Just three picks after Larsson was drafted, the Wild selected Jason Zucker, their third winger of the draft so far. Instead of joining Minnesota the following season, he chose to take the route of playing collegiate hockey. It certainly was the right decision as he became a point-per-game player for the University of Denver, scoring 91 points in 78 games over two seasons. His progress earned him his entry-level contract and six NHL games once the collegiate season ended in 2012, however, he registered just two points in that small window.
While some players can’t carry collegiate production over to the next level, Zucker showed flashes of offensive brilliance in the 2012-13 season as a member of the Aeros, ending the campaign with 24 goals and 26 assists in 50 games. Nevertheless, it wasn’t enough to earn a full-time spot with Minnesota as he continued to bounce between the AHL and NHL over the next few seasons. Fortunately, he didn’t have to wait too long to earn his spot with the Wild. Once the 2014-15 season began, he never touched the AHL again.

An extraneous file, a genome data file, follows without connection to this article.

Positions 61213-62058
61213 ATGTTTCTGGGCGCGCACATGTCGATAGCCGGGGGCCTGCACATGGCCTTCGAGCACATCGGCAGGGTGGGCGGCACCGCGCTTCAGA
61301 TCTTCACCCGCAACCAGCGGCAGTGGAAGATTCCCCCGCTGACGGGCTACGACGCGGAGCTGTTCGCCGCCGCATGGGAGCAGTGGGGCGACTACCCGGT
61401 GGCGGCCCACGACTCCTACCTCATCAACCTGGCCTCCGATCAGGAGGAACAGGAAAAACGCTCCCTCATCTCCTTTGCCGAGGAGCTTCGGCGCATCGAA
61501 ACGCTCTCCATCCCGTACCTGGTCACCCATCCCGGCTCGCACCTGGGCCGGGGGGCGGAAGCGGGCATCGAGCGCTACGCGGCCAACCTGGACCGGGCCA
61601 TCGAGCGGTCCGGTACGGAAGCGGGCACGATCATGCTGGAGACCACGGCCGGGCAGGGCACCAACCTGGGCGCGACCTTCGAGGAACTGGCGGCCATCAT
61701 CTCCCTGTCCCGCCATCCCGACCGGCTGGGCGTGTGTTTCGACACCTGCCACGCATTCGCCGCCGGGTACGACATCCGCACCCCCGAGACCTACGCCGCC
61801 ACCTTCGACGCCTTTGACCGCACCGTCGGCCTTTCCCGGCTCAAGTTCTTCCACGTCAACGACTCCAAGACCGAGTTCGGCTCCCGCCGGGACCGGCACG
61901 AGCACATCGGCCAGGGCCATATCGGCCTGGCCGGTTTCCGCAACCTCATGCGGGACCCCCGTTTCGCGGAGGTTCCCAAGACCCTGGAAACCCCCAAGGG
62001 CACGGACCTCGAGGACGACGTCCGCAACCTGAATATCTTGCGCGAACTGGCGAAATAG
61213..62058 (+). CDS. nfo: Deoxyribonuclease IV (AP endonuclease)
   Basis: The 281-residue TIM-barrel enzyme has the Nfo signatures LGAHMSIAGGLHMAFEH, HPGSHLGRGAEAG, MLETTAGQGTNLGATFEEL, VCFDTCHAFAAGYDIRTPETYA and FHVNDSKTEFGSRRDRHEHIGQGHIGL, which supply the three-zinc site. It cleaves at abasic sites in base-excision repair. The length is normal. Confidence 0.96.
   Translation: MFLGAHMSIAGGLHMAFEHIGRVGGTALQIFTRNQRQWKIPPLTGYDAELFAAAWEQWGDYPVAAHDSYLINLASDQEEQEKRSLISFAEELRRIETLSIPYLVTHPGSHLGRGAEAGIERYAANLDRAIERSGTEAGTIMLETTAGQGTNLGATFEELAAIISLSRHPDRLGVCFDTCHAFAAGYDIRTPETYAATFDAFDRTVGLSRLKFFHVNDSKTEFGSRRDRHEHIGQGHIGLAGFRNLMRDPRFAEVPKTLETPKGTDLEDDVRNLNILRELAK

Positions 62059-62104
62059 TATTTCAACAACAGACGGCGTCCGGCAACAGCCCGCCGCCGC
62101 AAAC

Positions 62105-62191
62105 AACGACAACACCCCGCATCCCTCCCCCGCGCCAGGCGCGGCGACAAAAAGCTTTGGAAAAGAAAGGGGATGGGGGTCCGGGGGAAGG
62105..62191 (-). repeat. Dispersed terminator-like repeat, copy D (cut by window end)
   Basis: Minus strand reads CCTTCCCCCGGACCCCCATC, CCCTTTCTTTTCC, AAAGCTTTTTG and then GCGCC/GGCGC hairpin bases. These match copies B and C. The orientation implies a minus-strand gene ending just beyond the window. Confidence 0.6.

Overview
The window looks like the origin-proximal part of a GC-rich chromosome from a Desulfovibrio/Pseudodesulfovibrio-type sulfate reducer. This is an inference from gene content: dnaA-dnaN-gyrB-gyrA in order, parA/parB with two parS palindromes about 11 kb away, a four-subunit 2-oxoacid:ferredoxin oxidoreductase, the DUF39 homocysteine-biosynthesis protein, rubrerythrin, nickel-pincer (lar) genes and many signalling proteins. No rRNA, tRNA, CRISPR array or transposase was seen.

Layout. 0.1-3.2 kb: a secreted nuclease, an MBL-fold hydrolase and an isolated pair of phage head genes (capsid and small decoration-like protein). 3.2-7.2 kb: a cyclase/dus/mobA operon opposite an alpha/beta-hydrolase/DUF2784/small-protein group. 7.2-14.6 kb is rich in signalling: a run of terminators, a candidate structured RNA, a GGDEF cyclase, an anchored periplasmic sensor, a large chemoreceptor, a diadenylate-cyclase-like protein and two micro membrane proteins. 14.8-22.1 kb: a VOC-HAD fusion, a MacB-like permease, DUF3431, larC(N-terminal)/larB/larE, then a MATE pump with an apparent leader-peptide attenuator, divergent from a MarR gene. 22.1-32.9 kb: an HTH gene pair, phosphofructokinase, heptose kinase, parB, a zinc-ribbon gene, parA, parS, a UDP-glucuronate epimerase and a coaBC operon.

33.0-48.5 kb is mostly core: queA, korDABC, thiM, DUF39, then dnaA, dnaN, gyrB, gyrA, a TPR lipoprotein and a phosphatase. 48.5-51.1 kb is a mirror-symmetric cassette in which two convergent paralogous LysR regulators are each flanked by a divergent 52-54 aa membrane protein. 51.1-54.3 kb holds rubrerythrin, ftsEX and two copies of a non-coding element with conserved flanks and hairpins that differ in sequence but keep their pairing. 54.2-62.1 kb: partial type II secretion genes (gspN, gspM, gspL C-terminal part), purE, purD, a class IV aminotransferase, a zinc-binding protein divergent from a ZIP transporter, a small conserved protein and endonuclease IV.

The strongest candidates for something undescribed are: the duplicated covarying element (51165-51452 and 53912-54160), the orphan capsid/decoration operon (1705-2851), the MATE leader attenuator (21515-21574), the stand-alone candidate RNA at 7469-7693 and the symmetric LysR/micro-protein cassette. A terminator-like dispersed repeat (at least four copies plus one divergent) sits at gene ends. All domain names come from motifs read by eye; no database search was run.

Zucker reached his peak with the Wild in the 2017-18 NHL season. He showed signs of top-six potential, putting up a career-high 64 points (33 of which were goals). The bad news is that offense was nowhere to be found once the playoffs began. He failed to record a point in five postseason games as the Wild were eliminated by the Winnipeg Jets, 4-1, in the first round.